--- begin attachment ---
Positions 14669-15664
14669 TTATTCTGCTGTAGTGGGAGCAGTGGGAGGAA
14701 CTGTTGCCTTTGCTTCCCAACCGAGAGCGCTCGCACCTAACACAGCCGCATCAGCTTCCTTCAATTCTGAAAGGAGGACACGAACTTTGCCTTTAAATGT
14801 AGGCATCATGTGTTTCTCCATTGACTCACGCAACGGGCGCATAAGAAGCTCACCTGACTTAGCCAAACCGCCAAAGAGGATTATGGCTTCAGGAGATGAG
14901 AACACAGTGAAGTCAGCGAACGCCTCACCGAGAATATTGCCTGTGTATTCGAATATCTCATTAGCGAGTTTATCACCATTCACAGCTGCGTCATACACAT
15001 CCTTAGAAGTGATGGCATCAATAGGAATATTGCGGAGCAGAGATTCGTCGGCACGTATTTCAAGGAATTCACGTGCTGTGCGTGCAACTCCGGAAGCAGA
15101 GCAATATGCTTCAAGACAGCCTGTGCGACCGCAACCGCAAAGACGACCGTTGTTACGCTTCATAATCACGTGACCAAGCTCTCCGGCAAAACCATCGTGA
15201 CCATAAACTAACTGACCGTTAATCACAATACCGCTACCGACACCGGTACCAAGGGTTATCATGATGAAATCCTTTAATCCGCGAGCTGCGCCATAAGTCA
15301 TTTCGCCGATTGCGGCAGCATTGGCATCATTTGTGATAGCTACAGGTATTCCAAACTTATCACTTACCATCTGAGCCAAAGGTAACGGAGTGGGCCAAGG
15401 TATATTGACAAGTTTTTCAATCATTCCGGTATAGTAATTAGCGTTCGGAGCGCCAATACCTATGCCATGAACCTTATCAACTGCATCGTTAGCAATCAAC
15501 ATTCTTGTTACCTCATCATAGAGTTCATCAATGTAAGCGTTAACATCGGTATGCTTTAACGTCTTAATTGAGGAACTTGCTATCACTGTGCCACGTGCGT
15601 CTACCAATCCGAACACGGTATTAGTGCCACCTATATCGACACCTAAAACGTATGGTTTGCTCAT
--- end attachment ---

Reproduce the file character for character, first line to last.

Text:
Positions 14669-15664
14669 TTATTCTGCTGTAGTGGGAGCAGTGGGAGGAA
14701 CTGTTGCCTTTGCTTCCCAACCGAGAGCGCTCGCACCTAACACAGCCGCATCAGCTTCCTTCAATTCTGAAAGGAGGACACGAACTTTGCCTTTAAATGT
14801 AGGCATCATGTGTTTCTCCATTGACTCACGCAACGGGCGCATAAGAAGCTCACCTGACTTAGCCAAACCGCCAAAGAGGATTATGGCTTCAGGAGATGAG
14901 AACACAGTGAAGTCAGCGAACGCCTCACCGAGAATATTGCCTGTGTATTCGAATATCTCATTAGCGAGTTTATCACCATTCACAGCTGCGTCATACACAT
15001 CCTTAGAAGTGATGGCATCAATAGGAATATTGCGGAGCAGAGATTCGTCGGCACGTATTTCAAGGAATTCACGTGCTGTGCGTGCAACTCCGGAAGCAGA
15101 GCAATATGCTTCAAGACAGCCTGTGCGACCGCAACCGCAAAGACGACCGTTGTTACGCTTCATAATCACGTGACCAAGCTCTCCGGCAAAACCATCGTGA
15201 CCATAAACTAACTGACCGTTAATCACAATACCGCTACCGACACCGGTACCAAGGGTTATCATGATGAAATCCTTTAATCCGCGAGCTGCGCCATAAGTCA
15301 TTTCGCCGATTGCGGCAGCATTGGCATCATTTGTGATAGCTACAGGTATTCCAAACTTATCACTTACCATCTGAGCCAAAGGTAACGGAGTGGGCCAAGG
15401 TATATTGACAAGTTTTTCAATCATTCCGGTATAGTAATTAGCGTTCGGAGCGCCAATACCTATGCCATGAACCTTATCAACTGCATCGTTAGCAATCAAC
15501 ATTCTTGTTACCTCATCATAGAGTTCATCAATGTAAGCGTTAACATCGGTATGCTTTAACGTCTTAATTGAGGAACTTGCTATCACTGTGCCACGTGCGT
15601 CTACCAATCCGAACACGGTATTAGTGCCACCTATATCGACACCTAAAACGTATGGTTTGCTCAT